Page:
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For Immediate Release
Contact: Lindsay Meiman,Senior U.S. Communications Specialist,,,+1 347 460 9082,New York, USA

Holding the Line for 1.5°C at COP28:  Update on Energy Negotiations


As COP28 reaches its final days, the draft of the final Global Stocktake text contains major gaps, deliberate omissions, and unacceptable loopholes that allow for the continuation of global fossil fuel dependency and fail to address the climate crisis – the most pressing issue of our time – with the urgent course correction it deserves. and Oil Change International, along with representatives from the youth movement and policy experts held a conference highlighting the fatal implications of the text in its current form, which is not reflective of the science behind climate change, nor the fast and fair phaseout of fossil fuels that science tells is the answer.

Andreas Sieber, Associate Director of Global Policy and Campaigns at said:

“I cannot imagine this text, was written with an intention to land something historic - I can't even imagine it was written to land something decent. One would even assume bad intentions.”

“What we have seen since the start of week two is that the presidency has installed this double layer between themselves and the process. What we see in the text is a text written by the hand of the presidency, and what might resemble very closely what has been whispered in his ears by the Saudi Arabian negotiators and the US.”

“Sultan Al Jaber said he wanted to be humble, but being humble would be listening to the most climate vulnerable nations.”

Romain Ioualalen, Global Policy Campaign Manager at Oil Change International said:

“We came here to Dubai for COP28 being promised a historic outcome, that’s what we were told. We were told repeatedly the COP28 president was going to be guided by science, that 1.5 was going to be his north star. But what we got yesterday was a new GST draft that is not that. It’s not it, not at all. What happened in the last few days of the negotiations, the draft, does not reflect science, it does not reflect the demands of the global climate and climate justice movement for a full funded and fair phase out of fossil fuels and it doesn’t even reflect the positions of the vast majority of parties in this process that have asked repeatedly for a strong outcome on fossil fuels.”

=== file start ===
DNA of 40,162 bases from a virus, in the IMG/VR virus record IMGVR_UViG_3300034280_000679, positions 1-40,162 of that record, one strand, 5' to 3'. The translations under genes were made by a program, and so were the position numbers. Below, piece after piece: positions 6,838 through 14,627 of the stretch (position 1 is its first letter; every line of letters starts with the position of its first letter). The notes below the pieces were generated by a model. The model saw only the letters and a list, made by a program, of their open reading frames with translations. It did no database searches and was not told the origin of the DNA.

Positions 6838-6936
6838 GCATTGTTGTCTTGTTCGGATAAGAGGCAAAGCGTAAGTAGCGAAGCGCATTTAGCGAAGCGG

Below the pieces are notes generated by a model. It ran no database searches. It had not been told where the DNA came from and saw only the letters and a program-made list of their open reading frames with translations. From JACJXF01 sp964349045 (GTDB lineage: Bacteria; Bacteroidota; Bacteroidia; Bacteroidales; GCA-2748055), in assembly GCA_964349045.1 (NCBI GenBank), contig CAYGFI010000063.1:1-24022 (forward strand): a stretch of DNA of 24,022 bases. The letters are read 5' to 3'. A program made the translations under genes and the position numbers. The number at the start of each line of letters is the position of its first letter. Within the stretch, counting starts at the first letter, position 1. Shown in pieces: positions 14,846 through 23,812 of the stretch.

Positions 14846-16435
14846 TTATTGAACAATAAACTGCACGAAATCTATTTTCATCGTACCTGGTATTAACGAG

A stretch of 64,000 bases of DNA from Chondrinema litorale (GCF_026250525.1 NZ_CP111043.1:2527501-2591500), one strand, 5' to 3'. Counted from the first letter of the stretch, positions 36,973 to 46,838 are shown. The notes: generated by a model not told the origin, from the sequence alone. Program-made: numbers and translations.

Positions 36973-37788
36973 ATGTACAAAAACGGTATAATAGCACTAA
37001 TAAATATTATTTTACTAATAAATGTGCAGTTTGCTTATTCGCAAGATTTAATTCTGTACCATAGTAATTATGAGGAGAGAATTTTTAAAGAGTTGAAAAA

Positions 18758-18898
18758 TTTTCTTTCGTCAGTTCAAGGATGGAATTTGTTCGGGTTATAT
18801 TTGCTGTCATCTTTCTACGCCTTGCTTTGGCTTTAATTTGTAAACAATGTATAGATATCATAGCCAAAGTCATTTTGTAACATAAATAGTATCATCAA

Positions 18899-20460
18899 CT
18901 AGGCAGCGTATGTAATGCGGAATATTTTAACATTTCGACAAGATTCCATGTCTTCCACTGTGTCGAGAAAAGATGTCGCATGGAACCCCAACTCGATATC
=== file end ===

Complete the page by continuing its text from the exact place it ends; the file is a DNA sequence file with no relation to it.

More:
“Let us remember the success of this COP will be judged on whether there is an agreement on a full fast fair and funded phase out of all fossil fuels. That’s the test and what we're here to do.”

“Where is the money? Where’s the money? We’ve been hearing from the African group in particular that they’re not opposed to transitioning from fossil fuels to renewable energy but they’re going to need support. If developed countries had met their financial obligations in this process, and were sending a clear signal that these countries would be financially supported through the transition, maybe the deal would be more secure at this stage.”